In one embodiment, the present disclosure describes a method and an apparatus for receiving a data packet that is transmitted from a first sensor node. For example, the method performs a channel scan of a particular burst of channel scans, wherein channel scans are performed in a sequence until either all channel scans of the particular burst of channel scans are performed or a preamble packet from a sequence of preamble packets is detected, wherein the channel scan is performed where a duration of time, ranging from a beginning of the particular burst of preamble scans to an end of the particular burst of preamble scans, is greater than a quiet gap of the first sensor node. The method determines whether the preamble packet is detected, and receives the data packet when the preamble packet is detected, wherein the receiving comprises: determining whether the preamble packet is addressed to the second sensor node, sending an acknowledgement packet to the first sensor node when the preamble packet is addressed to the second sensor node, and receiving the data packet that is transmitted from the first sensor node. the method then sleeps, for a duration of time, when there is no packet transmission that is ongoing that is destined to the second sensor node, wherein the duration of time during which the second sensor node sleeps is less than a duration of time for transmitting the sequence of preamble packets from the first sensor node to the second sensor node.

In one embodiment, the present disclosure describes a method and an apparatus for transmitting a data packet from a first sensor node to a second sensor node are disclosed. The method transmits a sequence of preamble packets to a second sensor node, wherein the transmitting of consecutive preamble packets of the sequence of preamble packets is performed where consecutive preamble packets are separated by a quiet gap, wherein a duration of time ranging, from a beginning of the transmitting of a first preamble packet of the sequence of preamble packets to an end of the transmitting of a last preamble packet of the sequence of preamble packets is greater than a duration of time during which the second sensor node sleeps in between performing consecutive bursts of channel scanning, wherein a duration of time ranging, from a beginning of performing of a burst of channel scans to an end of the performing of the burst of channel scans by the second sensor node is greater than the quiet gap, wherein a duration of time for transmitting a preamble packet of the sequence of preamble packets is greater than a time period during which the second sensor node takes a nap, wherein the time period during which the second sensor node takes a nap is a time period during which the second sensor nodes does not perform channel scanning, wherein the time period during which the sensor node takes a nap is in between consecutive channel scans of the burst of channel scans. The method receives an acknowledgement from the second sensor node, and transmits the data packet to the second sensor node.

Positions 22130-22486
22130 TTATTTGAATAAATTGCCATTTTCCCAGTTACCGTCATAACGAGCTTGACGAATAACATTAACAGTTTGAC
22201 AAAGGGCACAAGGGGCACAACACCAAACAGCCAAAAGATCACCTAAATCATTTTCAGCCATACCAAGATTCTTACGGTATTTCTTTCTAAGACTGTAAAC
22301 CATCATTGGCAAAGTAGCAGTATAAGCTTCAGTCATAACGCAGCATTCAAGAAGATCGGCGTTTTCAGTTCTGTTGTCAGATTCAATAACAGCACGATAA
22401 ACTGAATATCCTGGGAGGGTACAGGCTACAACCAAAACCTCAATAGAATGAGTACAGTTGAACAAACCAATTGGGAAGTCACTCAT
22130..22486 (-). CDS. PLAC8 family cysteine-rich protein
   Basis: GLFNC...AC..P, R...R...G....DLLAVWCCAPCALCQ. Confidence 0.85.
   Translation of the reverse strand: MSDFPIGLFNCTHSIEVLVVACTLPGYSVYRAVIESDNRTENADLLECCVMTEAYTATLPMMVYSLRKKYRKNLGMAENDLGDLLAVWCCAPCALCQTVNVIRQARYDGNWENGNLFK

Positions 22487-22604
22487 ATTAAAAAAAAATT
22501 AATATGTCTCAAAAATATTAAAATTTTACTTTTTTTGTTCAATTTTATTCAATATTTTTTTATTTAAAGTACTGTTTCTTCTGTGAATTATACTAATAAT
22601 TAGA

BRIEF DESCRIPTION OF THE DRAWINGS

The teaching of the present disclosure can be readily understood by considering the following detailed description in conjunction with the accompanying drawings, in which:

FIG. 1 illustrates an exemplary network related to the current disclosure;

FIG. 2. Illustrates an exemplary sensor node of the present disclosure;

FIG. 3 illustrates a pair of sensor nodes of the present disclosure;

FIG. 4 illustrates a flowchart of a method for transmitting a packet from a first sensor node to a second sensor node;

FIG. 5 illustrates a flowchart of a method for receiving a packet that is transmitted from a first sensor node to a second sensor node; and

FIG. 6 depicts a high-level block diagram of a general-purpose computer suitable for use in performing the functions described herein.

To facilitate understanding, identical reference numerals have been used, where possible, to designate identical elements that are common to the figures.

DETAILED DESCRIPTION

The present disclosure broadly describes a method and apparatus for transmitting and receiving of packets in a Wireless Sensor Network (WSN). Although the teachings of the present disclosure are discussed below in the context of a WSN network, the teaching is not so limited. Namely, the teachings of the present disclosure can be applied to other types of wireless networks that can benefit from the power reduction methods of the present disclosure.

Broadly defined, WSN is a network that comprises one or more sensor nodes or sensor devices (or simply sensors that are hardware devices) that are spatially distributed. For example, the WSN may be used for collecting and distributing data that is obtained by monitoring for physical or environmental conditions, such as temperature, motion, humidity, sound level, pressure, and so on, via the sensors.